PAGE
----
Ghost Knight by Cornelia Funke

Cornelia Funke's new novel Ghost Knight was just released. One of our Kid Galley Bloggers wanted to share their review of this new fantasy read.

I loved Ghost Knight because it combined medieval fantasy and ghosts. I thought it was well written, and the characters developed very nicely.

~ Tre

Dealing with Bullies Booklist

photo courtesy of Flickr user Eddie~S

From pushes on the playground to mean instant messaging, bullying is an issue that almost all children face at some time or another.  With a recent surge in media attention and a new focus on cyber-bullying, parents may wonder where and how to find the best information and ways of talking to their own kids about bullies. 

What if my child is the victim of bullying?

A recent article in Parenting magazine offered the following 3 Step process for parents:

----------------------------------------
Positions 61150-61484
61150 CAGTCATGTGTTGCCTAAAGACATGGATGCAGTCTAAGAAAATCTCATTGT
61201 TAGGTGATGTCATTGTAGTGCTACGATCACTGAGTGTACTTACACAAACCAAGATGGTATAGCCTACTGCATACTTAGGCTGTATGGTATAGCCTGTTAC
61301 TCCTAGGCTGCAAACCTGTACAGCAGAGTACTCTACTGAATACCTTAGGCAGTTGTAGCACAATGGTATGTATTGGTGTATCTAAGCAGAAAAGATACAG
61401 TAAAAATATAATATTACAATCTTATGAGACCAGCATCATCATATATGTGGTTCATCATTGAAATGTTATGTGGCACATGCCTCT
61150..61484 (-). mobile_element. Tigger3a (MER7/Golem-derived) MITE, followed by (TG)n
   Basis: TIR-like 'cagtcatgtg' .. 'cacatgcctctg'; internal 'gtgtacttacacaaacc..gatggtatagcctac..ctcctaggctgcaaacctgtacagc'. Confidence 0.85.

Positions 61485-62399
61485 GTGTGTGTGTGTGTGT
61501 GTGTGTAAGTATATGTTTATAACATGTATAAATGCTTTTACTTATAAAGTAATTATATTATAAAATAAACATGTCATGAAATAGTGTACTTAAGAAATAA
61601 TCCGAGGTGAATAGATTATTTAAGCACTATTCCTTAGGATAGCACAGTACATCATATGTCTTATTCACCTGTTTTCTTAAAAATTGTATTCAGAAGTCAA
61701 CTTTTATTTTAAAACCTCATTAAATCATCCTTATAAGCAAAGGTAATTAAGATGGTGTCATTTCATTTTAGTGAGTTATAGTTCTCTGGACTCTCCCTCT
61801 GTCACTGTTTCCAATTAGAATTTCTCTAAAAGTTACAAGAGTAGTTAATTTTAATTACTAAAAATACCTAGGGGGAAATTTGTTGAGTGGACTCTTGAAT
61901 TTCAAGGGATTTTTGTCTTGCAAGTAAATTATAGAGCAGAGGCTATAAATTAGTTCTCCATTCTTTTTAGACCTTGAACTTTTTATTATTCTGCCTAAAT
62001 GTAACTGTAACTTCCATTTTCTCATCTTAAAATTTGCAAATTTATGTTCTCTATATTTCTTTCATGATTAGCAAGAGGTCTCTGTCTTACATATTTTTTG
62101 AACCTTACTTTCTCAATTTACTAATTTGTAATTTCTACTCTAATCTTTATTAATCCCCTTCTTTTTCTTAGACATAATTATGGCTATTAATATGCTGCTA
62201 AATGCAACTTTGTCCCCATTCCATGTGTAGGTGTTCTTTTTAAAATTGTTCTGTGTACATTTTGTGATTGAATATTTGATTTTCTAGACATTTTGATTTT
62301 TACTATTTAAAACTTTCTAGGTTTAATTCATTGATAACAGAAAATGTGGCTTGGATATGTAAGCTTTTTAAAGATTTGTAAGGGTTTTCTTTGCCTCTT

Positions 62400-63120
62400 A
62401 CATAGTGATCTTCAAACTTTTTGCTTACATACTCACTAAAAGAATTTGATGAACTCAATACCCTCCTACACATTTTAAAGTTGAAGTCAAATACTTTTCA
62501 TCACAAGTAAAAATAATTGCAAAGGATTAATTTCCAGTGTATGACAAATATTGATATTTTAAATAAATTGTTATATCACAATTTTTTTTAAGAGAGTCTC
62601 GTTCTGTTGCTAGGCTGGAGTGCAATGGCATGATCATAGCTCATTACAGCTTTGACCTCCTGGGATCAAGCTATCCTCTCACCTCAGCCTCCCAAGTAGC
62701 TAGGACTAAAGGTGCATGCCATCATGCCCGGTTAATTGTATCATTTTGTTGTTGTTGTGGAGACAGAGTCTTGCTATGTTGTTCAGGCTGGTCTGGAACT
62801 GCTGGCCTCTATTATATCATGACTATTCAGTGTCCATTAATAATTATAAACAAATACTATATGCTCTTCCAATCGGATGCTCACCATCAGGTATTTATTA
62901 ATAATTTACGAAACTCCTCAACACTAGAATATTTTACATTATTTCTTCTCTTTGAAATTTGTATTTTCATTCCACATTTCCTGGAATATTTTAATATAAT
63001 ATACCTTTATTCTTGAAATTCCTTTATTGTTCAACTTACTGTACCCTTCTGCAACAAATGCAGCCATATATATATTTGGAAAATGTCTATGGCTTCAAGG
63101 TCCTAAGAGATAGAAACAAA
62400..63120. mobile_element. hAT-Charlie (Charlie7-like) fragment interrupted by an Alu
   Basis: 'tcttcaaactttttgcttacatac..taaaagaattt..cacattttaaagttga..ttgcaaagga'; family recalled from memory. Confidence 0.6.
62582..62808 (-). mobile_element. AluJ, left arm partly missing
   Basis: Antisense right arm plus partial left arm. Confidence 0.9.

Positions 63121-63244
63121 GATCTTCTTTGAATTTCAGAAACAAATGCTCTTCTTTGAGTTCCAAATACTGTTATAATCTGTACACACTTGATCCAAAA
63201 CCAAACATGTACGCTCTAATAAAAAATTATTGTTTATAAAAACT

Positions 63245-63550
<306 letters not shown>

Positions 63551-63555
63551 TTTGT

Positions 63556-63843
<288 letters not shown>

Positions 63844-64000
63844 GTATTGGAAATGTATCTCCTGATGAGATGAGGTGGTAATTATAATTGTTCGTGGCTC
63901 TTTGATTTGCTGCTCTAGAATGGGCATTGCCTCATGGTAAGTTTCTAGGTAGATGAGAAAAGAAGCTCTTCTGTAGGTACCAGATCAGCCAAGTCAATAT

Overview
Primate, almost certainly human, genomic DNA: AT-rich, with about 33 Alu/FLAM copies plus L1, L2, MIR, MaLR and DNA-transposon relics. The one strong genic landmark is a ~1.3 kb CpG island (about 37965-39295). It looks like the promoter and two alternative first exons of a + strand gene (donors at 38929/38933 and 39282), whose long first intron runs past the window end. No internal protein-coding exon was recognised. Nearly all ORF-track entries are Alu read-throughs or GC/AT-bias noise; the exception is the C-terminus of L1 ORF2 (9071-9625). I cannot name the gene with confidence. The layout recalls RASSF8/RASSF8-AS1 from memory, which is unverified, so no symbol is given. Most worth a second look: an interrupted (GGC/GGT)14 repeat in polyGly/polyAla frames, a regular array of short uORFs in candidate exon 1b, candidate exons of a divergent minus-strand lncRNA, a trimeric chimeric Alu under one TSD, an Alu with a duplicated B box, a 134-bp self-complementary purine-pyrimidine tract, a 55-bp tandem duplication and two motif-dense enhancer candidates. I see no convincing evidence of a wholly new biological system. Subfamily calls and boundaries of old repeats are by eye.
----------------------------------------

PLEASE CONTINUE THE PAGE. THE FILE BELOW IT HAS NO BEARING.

Step One: Find out what's going on.  Get the facts and reassure your child that you will both work together on a solution.

Step Two: Help your child figure out how to respond.  Some responses include:

  •  Stand tall and act brave
  •  Ignore the bully
  •  Stick with friends
  •  Tell an Adult

Step Three:  Take action yourself.  Set up a meeting with the teacher, parent, or caregiver. 

What if my child's friend is the bully?

One of the hardest things for a child to learn is how to stand up for what's right, even in the face of possible scrutiny or embarassment.